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Best Famous Alexander Pushkin Poems

Here is a collection of the all-time best famous Alexander Pushkin poems. This is a select list of the best famous Alexander Pushkin poetry. Reading, writing, and enjoying famous Alexander Pushkin poetry (as well as classical and contemporary poems) is a great past time. These top poems are the best examples of Alexander Pushkin poems.

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Written by Alexander Pushkin |

The Water-Nymph

 In lakeside leafy groves, a friar
Escaped all worries; there he passed
His summer days in constant prayer,
Deep studies and eternal fast.
Already with a humble shovel The elder dug himself a grave - As, calling saints to bless his hovel, Death - nothing other - did he crave.
So once, upon a falling night, he Was bowing by his wilted shack With meekest prayer to the Almighty.
The grove was turning slowly black; Above the lake a mist was lifting; Through milky clouds across the sky The ruddy moon was softly drifting, When water drew the friar's eye.
He's looking puzzled, full of trouble, Of fear he cannot quite explain, He sees the waves begin to bubble And suddenly grow calm again.
Then -- white as first snow in the highlands, Light-footed as nocturnal shade, There comes ashore, and sits in silence Upon the bank, a naked maid.
She eyes the monk and brushes gently Her hair, and water off her arms.
He shakes with fear and looks intently At her, and at her lovely charms.
With eager hand she waves and beckons, Nods quickly, smiles as from afar And shoots, within two flashing seconds, Into still water like a star.
The glum old man slept not an instant; All day, not even once he prayed: Before his eyes still hung and glistened The wondrous, the relentless shade.
The grove puts on its gown of nightfall; The moon walks on the cloudy floor; And there's the maiden - pale, delightful, Reclining on the spellbound shore.
She looks at him, her hair she brushes, Blows airy kisses, gestures wild, Plays with the waves - caresses, splashes - Now laughs, now whimpers like a child, Moans tenderly, calls louder, louder.
"Come, monk, come, monk! To me, to me!.
" Then - disappears in limpid water, And all is silent instantly.
On the third day the zealous hermit Was sitting by the shore, in love, Awaiting the delightful mermaid, As shade was covering the grove.
Dark ceded to the sun's emergence; Our monk had wholly disappeared - Before a crowd of local urchins, While fishing, found his hoary beard.
Translated by: Genia Gurarie, summer of 1995 Copyright retained by Genia Gurarie.
email: egurarie@princeton.
edu http://www.
edu/~egurarie/ For permission to reproduce, write personally to the translator.

Written by Alexander Pushkin |

The Prophet

 Longing for spiritual springs,
I dragged myself through desert sands .
An angel with three pairs of wings Arrived to me at cross of lands; With fingers so light and slim He touched my eyes as in a dream: And opened my prophetic eyes Like eyes of eagle in surprise.
He touched my ears in movement, single, And they were filled with noise and jingle: I heard a shuddering of heavens, And angels' flight on azure heights And creatures' crawl in long sea nights, And rustle of vines in distant valleys.
And he bent down to my chin, And he tore off my tongue of sin, In cheat and idle talks aroused, And with his hand in bloody specks He put the sting of wizard snakes Into my deadly stoned mouth.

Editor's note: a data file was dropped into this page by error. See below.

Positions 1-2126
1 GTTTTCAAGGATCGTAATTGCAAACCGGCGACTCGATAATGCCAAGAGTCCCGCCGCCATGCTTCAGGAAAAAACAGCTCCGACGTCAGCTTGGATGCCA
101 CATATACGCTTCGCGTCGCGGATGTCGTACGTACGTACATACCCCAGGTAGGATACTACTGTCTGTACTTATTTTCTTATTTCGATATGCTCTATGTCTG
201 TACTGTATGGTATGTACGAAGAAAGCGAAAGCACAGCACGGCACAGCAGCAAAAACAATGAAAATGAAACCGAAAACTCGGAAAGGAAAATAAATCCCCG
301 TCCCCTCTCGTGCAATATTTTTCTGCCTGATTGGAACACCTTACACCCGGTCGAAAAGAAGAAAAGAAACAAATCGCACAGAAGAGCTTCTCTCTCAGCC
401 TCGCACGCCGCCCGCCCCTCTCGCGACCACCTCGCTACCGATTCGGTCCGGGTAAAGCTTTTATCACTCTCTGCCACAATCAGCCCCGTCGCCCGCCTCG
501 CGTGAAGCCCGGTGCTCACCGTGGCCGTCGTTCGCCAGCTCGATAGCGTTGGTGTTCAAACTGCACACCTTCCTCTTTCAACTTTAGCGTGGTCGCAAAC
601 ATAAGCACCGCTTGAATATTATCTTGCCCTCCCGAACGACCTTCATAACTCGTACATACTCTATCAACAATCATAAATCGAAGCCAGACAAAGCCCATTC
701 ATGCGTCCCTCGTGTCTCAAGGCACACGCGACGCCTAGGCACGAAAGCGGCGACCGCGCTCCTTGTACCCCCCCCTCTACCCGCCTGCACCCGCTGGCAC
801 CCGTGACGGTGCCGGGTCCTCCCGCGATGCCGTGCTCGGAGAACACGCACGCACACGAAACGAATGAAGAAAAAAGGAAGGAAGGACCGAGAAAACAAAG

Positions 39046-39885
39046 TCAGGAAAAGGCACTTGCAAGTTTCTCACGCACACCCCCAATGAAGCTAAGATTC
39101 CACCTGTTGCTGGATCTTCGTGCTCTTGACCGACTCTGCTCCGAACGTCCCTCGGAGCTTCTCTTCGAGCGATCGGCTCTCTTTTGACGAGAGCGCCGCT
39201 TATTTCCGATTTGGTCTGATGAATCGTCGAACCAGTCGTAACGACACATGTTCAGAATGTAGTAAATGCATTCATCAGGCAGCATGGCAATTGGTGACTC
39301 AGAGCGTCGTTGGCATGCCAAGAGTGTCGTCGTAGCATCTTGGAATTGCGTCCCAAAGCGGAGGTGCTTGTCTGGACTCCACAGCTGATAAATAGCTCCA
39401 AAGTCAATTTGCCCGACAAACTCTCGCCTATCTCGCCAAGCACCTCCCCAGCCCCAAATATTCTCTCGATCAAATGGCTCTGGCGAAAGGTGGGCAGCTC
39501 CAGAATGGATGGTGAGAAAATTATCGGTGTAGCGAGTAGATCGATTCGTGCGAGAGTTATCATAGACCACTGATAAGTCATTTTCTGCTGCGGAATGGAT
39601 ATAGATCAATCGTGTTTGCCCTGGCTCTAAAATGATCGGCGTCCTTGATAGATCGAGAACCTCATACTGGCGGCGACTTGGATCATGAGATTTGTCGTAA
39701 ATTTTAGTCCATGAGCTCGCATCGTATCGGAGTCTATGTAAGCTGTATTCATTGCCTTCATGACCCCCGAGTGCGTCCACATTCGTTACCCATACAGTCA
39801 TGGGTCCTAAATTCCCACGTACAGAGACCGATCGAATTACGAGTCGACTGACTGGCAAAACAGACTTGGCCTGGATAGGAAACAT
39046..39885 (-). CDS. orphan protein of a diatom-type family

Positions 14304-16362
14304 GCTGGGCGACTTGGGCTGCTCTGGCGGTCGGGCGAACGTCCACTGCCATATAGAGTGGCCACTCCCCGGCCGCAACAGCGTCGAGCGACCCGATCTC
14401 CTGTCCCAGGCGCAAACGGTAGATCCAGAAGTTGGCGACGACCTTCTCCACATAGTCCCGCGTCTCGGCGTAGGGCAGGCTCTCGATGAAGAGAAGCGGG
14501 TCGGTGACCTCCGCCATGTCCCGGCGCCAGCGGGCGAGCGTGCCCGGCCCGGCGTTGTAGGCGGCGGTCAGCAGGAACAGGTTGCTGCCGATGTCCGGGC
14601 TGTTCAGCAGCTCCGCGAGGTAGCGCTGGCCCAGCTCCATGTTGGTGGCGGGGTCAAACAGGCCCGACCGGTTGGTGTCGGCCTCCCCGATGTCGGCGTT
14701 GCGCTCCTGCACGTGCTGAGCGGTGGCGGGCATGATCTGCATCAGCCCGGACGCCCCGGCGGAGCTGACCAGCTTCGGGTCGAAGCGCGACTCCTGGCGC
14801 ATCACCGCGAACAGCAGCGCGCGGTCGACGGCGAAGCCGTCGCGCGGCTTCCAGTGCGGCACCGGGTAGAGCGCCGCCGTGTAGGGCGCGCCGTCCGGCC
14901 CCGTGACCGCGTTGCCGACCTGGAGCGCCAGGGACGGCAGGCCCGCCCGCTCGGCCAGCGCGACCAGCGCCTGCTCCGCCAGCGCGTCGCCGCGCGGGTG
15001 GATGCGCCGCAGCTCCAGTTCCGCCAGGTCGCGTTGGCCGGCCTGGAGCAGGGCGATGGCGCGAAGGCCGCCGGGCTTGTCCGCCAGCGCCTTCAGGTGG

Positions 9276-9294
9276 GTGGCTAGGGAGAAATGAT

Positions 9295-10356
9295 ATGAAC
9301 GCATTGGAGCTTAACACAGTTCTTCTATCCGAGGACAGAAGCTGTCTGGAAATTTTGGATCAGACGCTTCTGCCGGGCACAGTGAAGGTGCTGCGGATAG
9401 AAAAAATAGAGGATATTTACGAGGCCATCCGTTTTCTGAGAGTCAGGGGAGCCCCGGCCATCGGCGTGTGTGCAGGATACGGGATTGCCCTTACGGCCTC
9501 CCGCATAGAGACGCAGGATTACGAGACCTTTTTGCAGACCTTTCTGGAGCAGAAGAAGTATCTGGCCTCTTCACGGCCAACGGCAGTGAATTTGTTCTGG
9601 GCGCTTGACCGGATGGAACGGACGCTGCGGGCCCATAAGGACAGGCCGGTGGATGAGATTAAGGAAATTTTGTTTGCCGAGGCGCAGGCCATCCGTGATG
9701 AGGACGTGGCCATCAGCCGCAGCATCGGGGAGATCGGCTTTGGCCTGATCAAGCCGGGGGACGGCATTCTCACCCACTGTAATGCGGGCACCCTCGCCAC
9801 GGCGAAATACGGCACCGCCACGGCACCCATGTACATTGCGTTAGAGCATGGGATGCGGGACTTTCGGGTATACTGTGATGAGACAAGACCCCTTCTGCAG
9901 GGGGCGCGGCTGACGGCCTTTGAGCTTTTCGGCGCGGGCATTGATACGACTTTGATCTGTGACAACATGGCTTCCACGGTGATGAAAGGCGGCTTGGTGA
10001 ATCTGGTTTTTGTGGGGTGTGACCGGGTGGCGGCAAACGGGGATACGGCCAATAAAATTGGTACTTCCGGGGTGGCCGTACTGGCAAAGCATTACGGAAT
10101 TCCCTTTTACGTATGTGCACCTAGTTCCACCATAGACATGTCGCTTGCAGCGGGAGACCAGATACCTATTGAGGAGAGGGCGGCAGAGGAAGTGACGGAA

With his sharp sword he cleaved my breast, And plucked my quivering heart out, And coals flamed with God's behest, Into my gaping breast were ground.
Like dead I lay on desert sands, And listened to the God's commands: 'Arise, O prophet, hark and see, Be filled with utter My demands, And, going over Land and Sea, Burn with your Word the humane hearts.

Written by Alexander Pushkin |


 When the loud day for men who sow and reap
Grows still, and on the silence of the town
The unsubstantial veils of night and sleep,
The meed of the day's labour, settle down,
Then for me in the stillness of the night
The wasting, watchful hours drag on their course,
And in the idle darkness comes the bite
Of all the burning serpents of remorse;
Dreams seethe; and fretful infelicities
Are swarming in my over-burdened soul,
And Memory before my wakeful eyes
With noiseless hand unwinds her lengthy scroll.
Then, as with loathing I peruse the years, I tremble, and I curse my natal day, Wail bitterly, and bitterly shed tears, But cannot wash the woeful script away.

More great poems below...

Written by Alexander Pushkin |

I loved you...

 I loved you, and I probably still do,
And for a while the feeling may remain.
But let my love no longer trouble you, I do not wish to cause you any pain.
I loved you; and the hopelessness I knew, The jealousy, the shyness - though in vain - Made up a love so tender and so true As may God grant you to be loved again.
Translated by Genia Gurarie, 11/10/95 Copyright retained by Genia Gurarie.
email: egurarie@princeton.
edu http://www.
edu/~egurarie/ For permission to reproduce, write personally to the translator.

Written by Alexander Pushkin |

The Dream

 Not long ago, in a charming dream,
I saw myself -- a king with crown's treasure;
I was in love with you, it seemed,
And heart was beating with a pleasure.
I sang my passion's song by your enchanting knees.
Why, dreams, you didn't prolong my happiness forever? But gods deprived me not of whole their favor: I only lost the kingdom of my dreams.

Written by Alexander Pushkin |


 He's blessed, who lives in peace, that's distant
From the ignorant fobs with calls,
Who can provide his every instance
With dreams, or labors, or recalls;
To whom the fate sends friends in score,
Who hides himself by Savior's back
From bashful fools, which lull and bore,